Dateline: 28 March 2008
|Scott & Helen building a stone wall.|
My last two blog esays have been about Scott and Helen Nearing, their 1954 book, Living The Good Life, and what remarkable people they were. Each of my essay’s has been titled Scott Nearing’s “Horse Chow”. But I have yet to tell you about the “horse chow” which, I hasten to add, is not for horses. In this essay I might actually get to telling you about Scott’s horse chow.
As noted previously, one of the reasons the Nearings left urban life with its many trappings and conveniences was to maintain and improve their health. Scott was 49 years old when they made their break for the Vermont wilderness. Helen was 20 years his junior.
The Nearings saw very clearly that the typical modern lifestyle was inherently unhealthy. For the urbanized masses, work was becoming more sedentary and separated from fresh air and sunshine. Furthermore, the corporate-industrial system was spraying food with synthetic chemicals in the growing, and adulterating the food with chemicals again in the preserving and processing. In their “Good Life” book, the Nearings write:
Among the vested interests that have come to the fore in the modern world there are those who deliberately devitalize, drug, and poison the population for profit. Perhaps it may seem absurd, in this day and age, to write about deliberate poisoning. Most people associate the poisoning of food with family feuds in the Middle Ages, with primitive warfare, or with an occasional bit of spite-work perpetuated in a fit of anger or jealousy. Research shows the words are more applicable today than they were in the days of the Borgias.
Poison, says the dictionary, is “any substance which by reason of an inherent deleterious property tends to destroy life or impair health when taken into the system”. Any food product which tends to destroy life or to impair health therefore may be listed as a poison.
Among the many poisonous foods that are commonly consumed, the Nearings list: white flour, white sugar, polished rice, oleomargarine, canned foods, puddings, cakes, and anything with artificial colors, preservatives, and flavorings. Alcoholic, caffeinated, and carbonated beverages also fall into the poisonous category. Here are a couple more pertinent quotes from the book:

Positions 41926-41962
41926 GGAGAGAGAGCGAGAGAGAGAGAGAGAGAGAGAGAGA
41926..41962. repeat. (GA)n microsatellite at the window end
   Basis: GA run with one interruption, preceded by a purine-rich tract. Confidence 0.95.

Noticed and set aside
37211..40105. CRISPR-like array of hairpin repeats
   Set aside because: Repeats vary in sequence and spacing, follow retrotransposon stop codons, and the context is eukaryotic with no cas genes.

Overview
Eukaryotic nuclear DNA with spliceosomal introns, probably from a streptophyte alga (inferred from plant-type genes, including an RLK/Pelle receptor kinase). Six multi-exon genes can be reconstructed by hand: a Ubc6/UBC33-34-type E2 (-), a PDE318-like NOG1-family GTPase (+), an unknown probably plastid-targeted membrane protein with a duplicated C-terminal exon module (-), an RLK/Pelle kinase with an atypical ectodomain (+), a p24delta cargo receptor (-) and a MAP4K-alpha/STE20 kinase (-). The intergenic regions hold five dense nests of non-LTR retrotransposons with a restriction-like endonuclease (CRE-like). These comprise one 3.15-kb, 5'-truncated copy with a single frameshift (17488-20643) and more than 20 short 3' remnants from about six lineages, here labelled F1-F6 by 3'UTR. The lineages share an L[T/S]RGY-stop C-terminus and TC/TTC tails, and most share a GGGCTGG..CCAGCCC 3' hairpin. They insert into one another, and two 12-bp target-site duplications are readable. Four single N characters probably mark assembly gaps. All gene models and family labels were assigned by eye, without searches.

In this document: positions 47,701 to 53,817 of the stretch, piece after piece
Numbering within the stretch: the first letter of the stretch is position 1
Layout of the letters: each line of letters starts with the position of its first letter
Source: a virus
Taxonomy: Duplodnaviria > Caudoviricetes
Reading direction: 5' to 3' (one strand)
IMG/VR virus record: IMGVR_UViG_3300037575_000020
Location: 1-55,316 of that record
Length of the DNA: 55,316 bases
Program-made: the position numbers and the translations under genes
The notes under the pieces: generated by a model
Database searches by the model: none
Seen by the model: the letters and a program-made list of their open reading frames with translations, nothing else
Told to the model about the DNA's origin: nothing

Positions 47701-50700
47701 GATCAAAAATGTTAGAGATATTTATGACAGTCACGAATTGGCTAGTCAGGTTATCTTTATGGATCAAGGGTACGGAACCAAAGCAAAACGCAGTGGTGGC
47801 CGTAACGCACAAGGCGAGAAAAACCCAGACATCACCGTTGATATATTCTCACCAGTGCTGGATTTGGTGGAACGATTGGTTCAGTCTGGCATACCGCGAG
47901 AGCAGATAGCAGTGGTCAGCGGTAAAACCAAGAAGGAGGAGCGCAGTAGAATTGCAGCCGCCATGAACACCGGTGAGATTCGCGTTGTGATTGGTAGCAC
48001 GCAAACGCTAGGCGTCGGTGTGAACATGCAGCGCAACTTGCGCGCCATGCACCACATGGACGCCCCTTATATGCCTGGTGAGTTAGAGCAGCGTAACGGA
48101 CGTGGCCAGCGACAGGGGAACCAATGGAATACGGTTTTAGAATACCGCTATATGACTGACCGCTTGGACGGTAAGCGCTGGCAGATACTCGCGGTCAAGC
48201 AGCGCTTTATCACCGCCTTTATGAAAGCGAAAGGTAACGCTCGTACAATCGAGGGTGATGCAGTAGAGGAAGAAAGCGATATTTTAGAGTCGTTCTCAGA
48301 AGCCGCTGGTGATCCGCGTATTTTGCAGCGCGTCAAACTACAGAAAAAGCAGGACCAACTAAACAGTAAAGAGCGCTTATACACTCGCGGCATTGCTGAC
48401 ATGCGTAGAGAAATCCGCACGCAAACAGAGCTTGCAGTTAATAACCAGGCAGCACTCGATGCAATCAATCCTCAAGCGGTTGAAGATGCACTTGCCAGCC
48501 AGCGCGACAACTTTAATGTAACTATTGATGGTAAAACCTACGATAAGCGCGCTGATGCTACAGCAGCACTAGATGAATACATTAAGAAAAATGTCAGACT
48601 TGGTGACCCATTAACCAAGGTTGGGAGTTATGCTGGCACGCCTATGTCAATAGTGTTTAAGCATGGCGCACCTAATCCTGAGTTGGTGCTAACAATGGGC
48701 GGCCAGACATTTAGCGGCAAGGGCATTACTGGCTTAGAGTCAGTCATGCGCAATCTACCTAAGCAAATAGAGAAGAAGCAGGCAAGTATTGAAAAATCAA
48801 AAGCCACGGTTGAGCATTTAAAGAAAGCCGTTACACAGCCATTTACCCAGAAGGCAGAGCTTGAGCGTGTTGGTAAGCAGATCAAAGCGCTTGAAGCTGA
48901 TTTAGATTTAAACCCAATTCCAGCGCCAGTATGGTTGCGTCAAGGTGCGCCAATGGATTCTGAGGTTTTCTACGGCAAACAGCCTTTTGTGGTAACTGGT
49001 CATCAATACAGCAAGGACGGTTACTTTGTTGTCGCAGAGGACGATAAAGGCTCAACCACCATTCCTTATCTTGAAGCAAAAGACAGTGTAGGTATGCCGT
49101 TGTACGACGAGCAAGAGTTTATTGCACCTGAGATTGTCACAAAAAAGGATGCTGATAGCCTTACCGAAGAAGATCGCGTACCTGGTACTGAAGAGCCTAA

Food processing, poisoning, and drugging is undermining the health of the American people as well as yielding large profits to the individuals and corporations engaged in processing, poisoning, and drugging.
We are equally convinced that the immense sums spent by the food processors, drug manufacturers, and pharmaceutical houses for advertising, propaganda, lobbying, and other types of “public relations” are having a deleterious effect on the well being of the American and other Western peoples.
Helen and Scott wrote those words 56 years ago. They stated that Millions of people in the United States [are] more or less helpless victims of the food industry. It was true then. It is even truer today.
With those things in mind, the Nearings decided they would no longer be victims. They determined to not consume the poisonous food of the industrial providers. They would modify their diet to eat whole, fresh, fruits, vegetables, grains, and nuts. And, being vegetarians, they never ate “the cooked carcasses of beasts, birds, or fish.”
All of which means that they didn’t eat the overwhelming majority of foods found in any modern supermarket. Such foods were seen as part of the “corporate market economy.” And living the good life was a declaration of separation and independence from such an economy.
Beyond the matter of health, those readymade and poisoned foods were seen as completely superfluous. They quote Mark Twain: Civilization is a limitless multiplication of unnecessary necessaries. Then the Nearings add their own insight: A market economy seeks to ballyhoo and bamboozle consumers into buying things they neither need nor want.” It was true then. It is even truer now.
All of this leads us to the question: How did they survive without all the “good” modern foods?
Well, they actually managed to survive quite well. Scott lived to be 100 years old, and Helen to 91. Both were healthy and active to the end. It is reported that they did not go to doctors, did not have any sicknesses, and were on no medications.
Helen writes in her final book ("Loving and Leaving The Good Life") that, with age, Scott grew physically weaker. When he could no longer carry in their firewood, he decided it was time to go. He simply stopped eating and starved himself to death, at home, while Helen cared for him through the “final episode.” It was suicide by starvation, which, frankly, I find shocking. Helen died in an auto accident while driving herself to town several years later.
The point is, these two people were remarkably healthy and physically productive, and for far longer than the average modern man or woman. They attributed much of this vitality and longevity to their diet. They attributed it to Scott’s “horse chow” mix.
Oh, but look.... time has run out once again. I’ll have to tell you about Scott Nearing’s Horse Chow in my next essay.
CLICK HERE to read the fourth and final essay in this horse chow series.
CLICK HERE to go back to the first essay in this "Horse Chow" series.